romance and the city


"Corinne, you should write a sort of column like Carrie Bradshaw does in Sex in the City but about Stockholm! That would be so fun!"a friend told me recently.

"Yeah right! If I ever did something something like that I'd want it anonymous, and then think about it... with how little Stockholm is, if there was a blog in English from an American... it wouldn't be a secret for long. Everyone knows everyone here. Plus, I want to protect the privacy of anyone I date."
I said.

This is true. I will never write something like that. But I do, in fact, wish I could write about romance. I think it is one of the topics I'm best at. But writing about the cities I live in is almost as good, because really, that is also a romance. I had a long, deep and fulfilling relationship with Santa Barbara, where I grew more in love every year. My love for Lund happened quickly and goes on, although we had too short a time together. And Stockholm... well, it was love at first sight, and I'm sort of wrapped around it's finger. It's not infatuation either. I love this city for all that it is and forgive it for anything that it isn't. It's not Santa Barbara, and that is okay, because no two romances are the same.

The thing about romance with both people and cities is that with each, there will be things you miss from time to time that play over in your mind's eye with hints of sweet (or occasionally bittersweet) reminiscence. And it is a blessing and a curse for me that I have this steeltrap memory which forgets almost nothing when it comes to both these types of romances.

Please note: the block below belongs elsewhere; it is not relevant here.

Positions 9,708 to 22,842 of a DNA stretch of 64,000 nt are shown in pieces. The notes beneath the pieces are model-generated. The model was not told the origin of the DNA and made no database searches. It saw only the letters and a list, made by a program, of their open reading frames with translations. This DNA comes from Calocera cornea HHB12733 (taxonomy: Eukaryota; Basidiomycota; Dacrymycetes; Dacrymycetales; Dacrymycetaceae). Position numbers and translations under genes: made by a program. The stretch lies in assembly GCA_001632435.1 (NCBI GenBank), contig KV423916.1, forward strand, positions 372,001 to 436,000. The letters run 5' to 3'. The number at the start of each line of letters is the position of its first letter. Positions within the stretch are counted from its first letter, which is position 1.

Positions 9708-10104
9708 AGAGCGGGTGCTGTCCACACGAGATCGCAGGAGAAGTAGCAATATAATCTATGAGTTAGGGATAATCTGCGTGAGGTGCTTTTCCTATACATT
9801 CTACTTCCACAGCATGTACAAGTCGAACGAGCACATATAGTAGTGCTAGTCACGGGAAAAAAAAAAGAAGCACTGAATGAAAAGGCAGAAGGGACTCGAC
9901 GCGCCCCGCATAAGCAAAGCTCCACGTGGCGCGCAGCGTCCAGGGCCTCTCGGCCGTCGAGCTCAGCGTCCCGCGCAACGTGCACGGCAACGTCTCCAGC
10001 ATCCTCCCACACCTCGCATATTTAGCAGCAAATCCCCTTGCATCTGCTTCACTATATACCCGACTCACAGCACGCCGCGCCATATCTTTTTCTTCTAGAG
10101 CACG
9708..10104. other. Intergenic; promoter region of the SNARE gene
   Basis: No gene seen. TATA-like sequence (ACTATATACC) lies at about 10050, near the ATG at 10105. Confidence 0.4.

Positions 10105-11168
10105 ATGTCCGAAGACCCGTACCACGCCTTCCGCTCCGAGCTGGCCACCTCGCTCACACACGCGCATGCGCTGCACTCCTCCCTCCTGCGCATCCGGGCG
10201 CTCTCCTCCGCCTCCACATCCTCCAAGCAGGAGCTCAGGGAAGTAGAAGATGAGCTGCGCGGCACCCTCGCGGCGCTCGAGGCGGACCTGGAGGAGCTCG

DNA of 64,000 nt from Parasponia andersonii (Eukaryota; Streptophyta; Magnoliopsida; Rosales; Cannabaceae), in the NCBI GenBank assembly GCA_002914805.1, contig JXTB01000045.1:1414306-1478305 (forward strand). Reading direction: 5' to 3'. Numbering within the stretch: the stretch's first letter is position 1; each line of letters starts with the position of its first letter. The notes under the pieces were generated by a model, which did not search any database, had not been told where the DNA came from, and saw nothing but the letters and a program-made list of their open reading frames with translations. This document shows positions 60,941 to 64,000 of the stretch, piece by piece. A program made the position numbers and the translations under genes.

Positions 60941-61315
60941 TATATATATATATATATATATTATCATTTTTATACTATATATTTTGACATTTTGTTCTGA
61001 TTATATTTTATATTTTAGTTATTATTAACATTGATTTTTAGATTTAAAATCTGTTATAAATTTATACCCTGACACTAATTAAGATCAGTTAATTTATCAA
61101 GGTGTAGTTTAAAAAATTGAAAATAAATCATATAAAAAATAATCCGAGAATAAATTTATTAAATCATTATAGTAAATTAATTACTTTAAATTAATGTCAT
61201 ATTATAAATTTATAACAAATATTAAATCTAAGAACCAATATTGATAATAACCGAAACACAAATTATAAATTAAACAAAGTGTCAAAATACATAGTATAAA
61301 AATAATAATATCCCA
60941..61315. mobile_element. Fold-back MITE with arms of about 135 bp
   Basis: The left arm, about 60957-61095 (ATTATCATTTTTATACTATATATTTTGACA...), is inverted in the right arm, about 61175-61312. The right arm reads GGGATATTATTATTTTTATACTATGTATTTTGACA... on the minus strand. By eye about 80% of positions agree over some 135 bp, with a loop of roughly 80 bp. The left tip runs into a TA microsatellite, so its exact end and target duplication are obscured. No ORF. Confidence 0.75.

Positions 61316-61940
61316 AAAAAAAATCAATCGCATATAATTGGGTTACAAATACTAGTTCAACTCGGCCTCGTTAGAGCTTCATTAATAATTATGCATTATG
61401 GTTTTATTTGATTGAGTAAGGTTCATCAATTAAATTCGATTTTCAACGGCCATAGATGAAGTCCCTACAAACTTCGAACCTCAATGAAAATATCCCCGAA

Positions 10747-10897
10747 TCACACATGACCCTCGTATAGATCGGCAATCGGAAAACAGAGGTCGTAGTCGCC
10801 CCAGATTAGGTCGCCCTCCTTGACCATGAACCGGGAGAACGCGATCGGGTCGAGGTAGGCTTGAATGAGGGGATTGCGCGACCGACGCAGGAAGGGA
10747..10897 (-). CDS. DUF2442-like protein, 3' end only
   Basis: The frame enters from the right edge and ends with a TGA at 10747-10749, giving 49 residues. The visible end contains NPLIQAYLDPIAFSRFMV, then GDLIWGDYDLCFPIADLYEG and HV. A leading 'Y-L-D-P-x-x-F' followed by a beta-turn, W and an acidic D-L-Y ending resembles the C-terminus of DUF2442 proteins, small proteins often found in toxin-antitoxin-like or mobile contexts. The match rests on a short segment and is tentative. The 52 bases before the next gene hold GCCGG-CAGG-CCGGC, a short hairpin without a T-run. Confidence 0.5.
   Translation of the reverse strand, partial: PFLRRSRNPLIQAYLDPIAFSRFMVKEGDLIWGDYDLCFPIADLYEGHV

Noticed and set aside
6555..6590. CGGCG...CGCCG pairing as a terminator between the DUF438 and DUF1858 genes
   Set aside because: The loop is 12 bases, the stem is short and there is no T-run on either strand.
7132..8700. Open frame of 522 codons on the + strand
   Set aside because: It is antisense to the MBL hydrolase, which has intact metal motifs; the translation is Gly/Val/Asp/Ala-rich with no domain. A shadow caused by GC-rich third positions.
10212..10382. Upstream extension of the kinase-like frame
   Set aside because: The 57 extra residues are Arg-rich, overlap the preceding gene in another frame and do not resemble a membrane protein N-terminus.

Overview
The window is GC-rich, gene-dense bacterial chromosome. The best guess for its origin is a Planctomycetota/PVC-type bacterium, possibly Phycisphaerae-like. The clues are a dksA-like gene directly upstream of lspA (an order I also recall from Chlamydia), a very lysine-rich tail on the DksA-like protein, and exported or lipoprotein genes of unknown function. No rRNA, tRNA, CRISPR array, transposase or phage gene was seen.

Like sometimes, I miss how it was when he would be driving along the Pacific Coast Highway and pick just the best and most interestingly obscure music to play while we rode along, quiet and taking in the sea. It was one of the most content places I've ever known, next to him in that car, those years.

And then, a different him... I liked the way he would notice when I was cold, and ask me, and I would, as usual, deny it (my lifelong problem with admitting any weakness), and he would do something about it anyway. Give me his jacket or something. I'm not used to being taken care of and this thing that he would do, that I'd never encountered with a guy before, felt really nice. From the first date he did that... like he always saw past my default mode of tough independent girl.

And then with another... this particular thing he did will be one of the lingering memories. Sometimes if we were next to each other, like on the couch, I would start to hop up just to grab something to drink or something. But he wouldn't want to release me. He'd gently keep hold of my hand or knee, just for a moment, with an instinctual reluctance to let me go. Some of the few vulnerable moments there ever were.


Then that Santa Barbara romance of mine.
I miss the way I could go to Butterfly Beach and it made everything better. Stress or worries melted away, and this familiar place would never tire of delighting me with the view through the coastal mist to the Channel Islands and to the sight of this charmed city curving up and out to the west. And I swear that even the sand on this beach is something unique and special. That place has seen more of my laughter, tears and conversations than maybe almost any other one place in the world.